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    Britain to join trans-Pacific trade pact in biggest trade deal since Brexit

    Photo: iStock

    Britain on Friday said it had struck a deal to join an 11-country trans-Pacific trade pact which includes Japan and Australia as it looks to deepen ties in the region and build its global trade links after leaving the European Union.

    Prime Minister Rishi Sunak said Britain had agreed to join the Comprehensive and Progressive Agreement for Trans-Pacific Partnership (CPTPP), in a move his office said was the biggest trade deal since Brexit.

    “Joining the CPTPP trade bloc puts the UK at the centre of a dynamic and growing group of Pacific economies,” Sunak said in a statement, adding the deal demonstrated “the real economic benefits of our post-Brexit freedoms.”

    Britain has been looking to build global trade ties following its departure from the EU in 2020 and has looked to pivot toward geographically distant but fast-growing economies.

    It is deepening its ties in the Indo-Pacific as its foreign policy framework casts China as an “epoch defining challenge”.

    Other members of CPTPP are Brunei, Canada, Chile, Malaysia, Mexico, New Zealand, Peru, Singapore and Vietnam. Britain is the first new member to join the group.

    Membership will supplement existing bilateral Free Trade Agreements (FTAs) Britain has with most of the member countries, and gives businesses extra options over the terms they can trade under.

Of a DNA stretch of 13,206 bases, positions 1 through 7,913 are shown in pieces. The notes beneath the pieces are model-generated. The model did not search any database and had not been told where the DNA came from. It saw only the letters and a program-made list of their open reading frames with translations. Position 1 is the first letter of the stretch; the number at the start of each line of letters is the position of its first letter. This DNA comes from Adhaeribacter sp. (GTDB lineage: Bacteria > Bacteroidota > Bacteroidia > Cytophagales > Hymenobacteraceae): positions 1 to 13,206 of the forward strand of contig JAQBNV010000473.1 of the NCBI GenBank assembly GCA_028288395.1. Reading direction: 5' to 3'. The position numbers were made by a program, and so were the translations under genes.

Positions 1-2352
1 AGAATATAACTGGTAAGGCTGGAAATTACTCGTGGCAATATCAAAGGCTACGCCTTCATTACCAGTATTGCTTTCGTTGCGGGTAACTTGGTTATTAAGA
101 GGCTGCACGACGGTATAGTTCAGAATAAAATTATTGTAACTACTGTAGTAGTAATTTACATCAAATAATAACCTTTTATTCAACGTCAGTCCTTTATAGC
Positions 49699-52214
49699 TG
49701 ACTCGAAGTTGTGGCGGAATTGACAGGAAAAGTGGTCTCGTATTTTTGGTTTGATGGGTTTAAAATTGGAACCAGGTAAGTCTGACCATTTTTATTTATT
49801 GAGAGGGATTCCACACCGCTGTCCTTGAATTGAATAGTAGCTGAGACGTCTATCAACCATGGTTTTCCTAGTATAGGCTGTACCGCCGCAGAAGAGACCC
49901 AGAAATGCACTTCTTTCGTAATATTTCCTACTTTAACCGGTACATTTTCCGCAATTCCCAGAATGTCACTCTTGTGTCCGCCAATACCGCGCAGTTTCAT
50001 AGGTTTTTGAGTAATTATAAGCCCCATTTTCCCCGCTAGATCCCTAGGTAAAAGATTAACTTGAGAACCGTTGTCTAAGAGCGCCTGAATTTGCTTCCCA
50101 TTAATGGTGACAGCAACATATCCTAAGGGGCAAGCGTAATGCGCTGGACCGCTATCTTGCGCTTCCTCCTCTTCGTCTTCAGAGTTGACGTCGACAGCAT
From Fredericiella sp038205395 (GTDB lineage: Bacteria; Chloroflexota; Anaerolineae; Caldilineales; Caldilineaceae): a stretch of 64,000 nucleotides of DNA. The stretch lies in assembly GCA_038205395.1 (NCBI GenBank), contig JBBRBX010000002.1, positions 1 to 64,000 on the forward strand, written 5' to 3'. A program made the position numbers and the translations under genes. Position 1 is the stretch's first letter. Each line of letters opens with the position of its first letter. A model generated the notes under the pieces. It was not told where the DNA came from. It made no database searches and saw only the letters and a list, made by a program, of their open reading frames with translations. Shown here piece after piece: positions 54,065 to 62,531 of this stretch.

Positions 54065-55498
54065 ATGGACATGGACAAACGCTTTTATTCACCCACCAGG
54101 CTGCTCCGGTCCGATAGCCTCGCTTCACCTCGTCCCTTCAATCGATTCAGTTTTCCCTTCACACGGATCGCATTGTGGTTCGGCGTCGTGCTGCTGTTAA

The overall impact of the trade deal is set to be modest. Britain said the deal, which will cut tariffs on cars, spirits and dairy products, would boost the economy by £1.8 billion each year in the long-run – a figure that could rise as more countries join the pact.

    “The Pacific Rim is forecast to grow twice as fast as Europe, so UK businesses should be thinking about their regional presence,” said Sally Jones, trade policy and strategy partner at EY.

    “The CPTPP makes that much easier, and the CPTPP will only get bigger as more countries look to join.”

    ‘Milestone’

    Since Britain quit the EU’s single market in 2021, it has been trying to strike bilateral deals to boost its international trade – and flagging economy.

    London has so far inked agreements with far-flung allies including Australia, New Zealand and Singapore, and is in talks with India and Canada.

    However, a prized pact with the United States remains stalled.

    The UK applied to join the CPTPP in February 2021, kicking off talks later that year in June.

    London and the other existing members are poised to take the “final legal and administrative steps required” before Britain will formally sign later this year, Sunak’s Downing Street office said.

    It will boost the UK economy by £1.8 billion over the long term, it added, citing estimates.

    More than 99 percent of UK goods exported to member countries will now be eligible for zero tariffs, including key British exports such as cars, chocolate, machinery and whisky, it added.

    British exports to them were already worth £60.5 billion in the year to the end of September 2022, and are expected to grow once inside the CPTPP, according to Downing Street.

    The UK’s dominant services industry will also benefit from “reduced red tape and greater access to growing Pacific markets with an appetite for high-quality UK products and services,” it said.

    Matthew Fell, interim head of Britain’s CBI business lobby, called the deal “a real milestone for the UK and for British industry”.

    “Membership reinforces the UK’s commitment to building partnerships in an increasingly fragmented world,” he said.

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